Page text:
If you get the offer you want, you need to be prepared to take it. When the proper price is offered up, snag it! Again, anything close to 10% below the fair value is a good deal and something you should consider. Obviously vet the car and ensure you aren’t getting a car that is broken in some way. It is encouraged to have the vehicle looked over by a mechanic that you trust after you’ve test driven the car.
If you’re shopping at a car dealership, they’ll do their best to sell you on extras like a maintenance plan or a warranty. Don’t let that muddle the price you’ve agreed on. Write down the numbers that they’re telling you and review the breakdown of these numbers. Evaluate dealership fees, taxes and title costs and anything else in the mix.
What You Should Be Paying:
- The price of the vehicle
- Sales tax with several exceptions
- Tag and title fees
Signing The Paperwork
The last step of the negotiations is signing your name on the line and getting the keys, but if only it were that simple. Well, it usually is when you buy from a private party seller. Pay them, sign the title and bill of sale and be on your way. This is the preferred method of buying in my opinion for this simplicity alone and not having to deal with used car salespeople.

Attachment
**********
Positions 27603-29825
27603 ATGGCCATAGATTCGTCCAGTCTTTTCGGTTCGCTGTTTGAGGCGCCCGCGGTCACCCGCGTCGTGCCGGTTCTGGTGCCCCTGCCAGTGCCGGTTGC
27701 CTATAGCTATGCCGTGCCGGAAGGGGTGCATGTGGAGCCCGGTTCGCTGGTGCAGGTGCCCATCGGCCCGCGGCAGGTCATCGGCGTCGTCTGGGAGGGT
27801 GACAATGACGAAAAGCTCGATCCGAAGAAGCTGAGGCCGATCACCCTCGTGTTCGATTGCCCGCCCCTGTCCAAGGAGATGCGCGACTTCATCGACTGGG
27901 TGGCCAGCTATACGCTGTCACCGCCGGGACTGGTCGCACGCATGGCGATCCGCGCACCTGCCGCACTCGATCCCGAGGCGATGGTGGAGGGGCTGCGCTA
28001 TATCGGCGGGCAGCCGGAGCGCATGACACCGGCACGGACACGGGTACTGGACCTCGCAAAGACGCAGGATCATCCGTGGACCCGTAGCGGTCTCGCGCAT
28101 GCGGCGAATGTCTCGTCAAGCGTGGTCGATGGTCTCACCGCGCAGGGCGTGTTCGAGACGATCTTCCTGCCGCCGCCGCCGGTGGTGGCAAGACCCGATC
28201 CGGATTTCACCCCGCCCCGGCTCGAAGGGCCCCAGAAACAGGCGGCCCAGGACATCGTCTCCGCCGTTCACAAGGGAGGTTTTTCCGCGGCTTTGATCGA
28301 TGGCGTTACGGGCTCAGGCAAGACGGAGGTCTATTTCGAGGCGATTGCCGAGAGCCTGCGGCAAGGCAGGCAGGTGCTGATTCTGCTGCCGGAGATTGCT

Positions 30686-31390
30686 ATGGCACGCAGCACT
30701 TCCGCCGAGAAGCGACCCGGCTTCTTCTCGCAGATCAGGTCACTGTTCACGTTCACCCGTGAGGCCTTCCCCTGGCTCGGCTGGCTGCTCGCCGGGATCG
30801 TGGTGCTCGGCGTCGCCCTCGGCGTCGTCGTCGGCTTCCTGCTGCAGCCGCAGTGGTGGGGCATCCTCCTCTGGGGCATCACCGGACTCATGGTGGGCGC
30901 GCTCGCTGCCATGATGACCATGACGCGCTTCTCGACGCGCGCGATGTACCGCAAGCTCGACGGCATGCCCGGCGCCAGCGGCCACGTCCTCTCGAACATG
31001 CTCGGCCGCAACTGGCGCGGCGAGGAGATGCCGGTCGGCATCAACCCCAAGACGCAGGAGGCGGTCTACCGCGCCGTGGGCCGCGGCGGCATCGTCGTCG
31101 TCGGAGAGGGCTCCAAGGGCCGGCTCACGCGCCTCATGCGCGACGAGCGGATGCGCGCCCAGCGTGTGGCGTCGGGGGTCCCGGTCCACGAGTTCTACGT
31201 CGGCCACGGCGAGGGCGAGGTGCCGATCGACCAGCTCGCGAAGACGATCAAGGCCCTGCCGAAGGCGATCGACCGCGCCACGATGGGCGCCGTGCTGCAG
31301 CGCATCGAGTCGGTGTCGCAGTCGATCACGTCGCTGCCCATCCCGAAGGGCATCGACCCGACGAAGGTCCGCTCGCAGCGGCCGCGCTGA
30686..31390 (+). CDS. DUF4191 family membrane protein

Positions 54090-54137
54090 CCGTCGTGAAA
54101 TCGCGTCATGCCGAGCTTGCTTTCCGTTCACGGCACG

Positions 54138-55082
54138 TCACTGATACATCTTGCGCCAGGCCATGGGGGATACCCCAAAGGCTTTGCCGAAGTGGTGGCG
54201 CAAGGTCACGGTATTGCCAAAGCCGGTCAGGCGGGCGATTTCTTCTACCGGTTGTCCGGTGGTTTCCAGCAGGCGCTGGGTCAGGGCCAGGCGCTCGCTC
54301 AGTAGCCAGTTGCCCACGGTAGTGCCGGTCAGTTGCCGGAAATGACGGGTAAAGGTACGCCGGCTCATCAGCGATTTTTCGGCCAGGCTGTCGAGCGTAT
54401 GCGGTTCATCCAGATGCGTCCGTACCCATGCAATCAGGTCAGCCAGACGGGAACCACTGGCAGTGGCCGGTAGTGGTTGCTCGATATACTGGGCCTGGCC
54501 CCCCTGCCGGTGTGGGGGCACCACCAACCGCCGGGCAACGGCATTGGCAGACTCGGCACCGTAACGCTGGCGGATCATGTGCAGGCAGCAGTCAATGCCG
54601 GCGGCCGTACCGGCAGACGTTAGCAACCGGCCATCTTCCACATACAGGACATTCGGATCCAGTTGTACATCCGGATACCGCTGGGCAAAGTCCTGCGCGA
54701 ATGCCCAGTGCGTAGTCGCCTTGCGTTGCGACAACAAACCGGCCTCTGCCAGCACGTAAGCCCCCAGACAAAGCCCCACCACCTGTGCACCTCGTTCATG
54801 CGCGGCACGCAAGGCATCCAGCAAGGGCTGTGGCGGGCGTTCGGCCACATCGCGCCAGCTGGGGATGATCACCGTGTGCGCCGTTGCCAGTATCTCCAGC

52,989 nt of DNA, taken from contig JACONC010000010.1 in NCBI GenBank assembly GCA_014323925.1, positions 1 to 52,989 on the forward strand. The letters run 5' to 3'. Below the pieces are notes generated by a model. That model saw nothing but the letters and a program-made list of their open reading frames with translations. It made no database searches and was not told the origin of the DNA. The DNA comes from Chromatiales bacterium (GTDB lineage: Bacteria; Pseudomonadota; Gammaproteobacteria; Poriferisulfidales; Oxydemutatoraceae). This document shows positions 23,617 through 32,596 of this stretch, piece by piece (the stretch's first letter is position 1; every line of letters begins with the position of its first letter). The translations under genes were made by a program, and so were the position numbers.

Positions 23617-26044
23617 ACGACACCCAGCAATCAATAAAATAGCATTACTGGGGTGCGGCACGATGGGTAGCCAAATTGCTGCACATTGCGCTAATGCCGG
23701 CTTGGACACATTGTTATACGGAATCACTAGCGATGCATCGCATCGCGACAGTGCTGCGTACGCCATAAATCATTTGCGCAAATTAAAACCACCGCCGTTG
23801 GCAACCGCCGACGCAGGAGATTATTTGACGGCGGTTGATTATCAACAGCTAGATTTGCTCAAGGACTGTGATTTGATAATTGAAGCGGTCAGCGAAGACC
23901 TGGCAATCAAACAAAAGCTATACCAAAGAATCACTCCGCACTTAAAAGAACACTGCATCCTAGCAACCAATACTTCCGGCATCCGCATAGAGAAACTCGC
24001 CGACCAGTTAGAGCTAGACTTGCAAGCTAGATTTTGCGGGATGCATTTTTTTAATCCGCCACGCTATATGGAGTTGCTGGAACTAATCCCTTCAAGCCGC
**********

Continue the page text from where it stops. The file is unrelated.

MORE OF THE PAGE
Be sure to have your payment ready to go. You can still get financing for a private party, you just have to get it beforehand. Look into your options for this through your bank or a local credit union.
If you have chosen to purchase from a dealership, you need to get all of the verbal offers in writing and review them. If you are using financing, make sure you can afford your monthly payment. Don’t be afraid to walk away even at this late hour of negotiations if you are getting cold feet.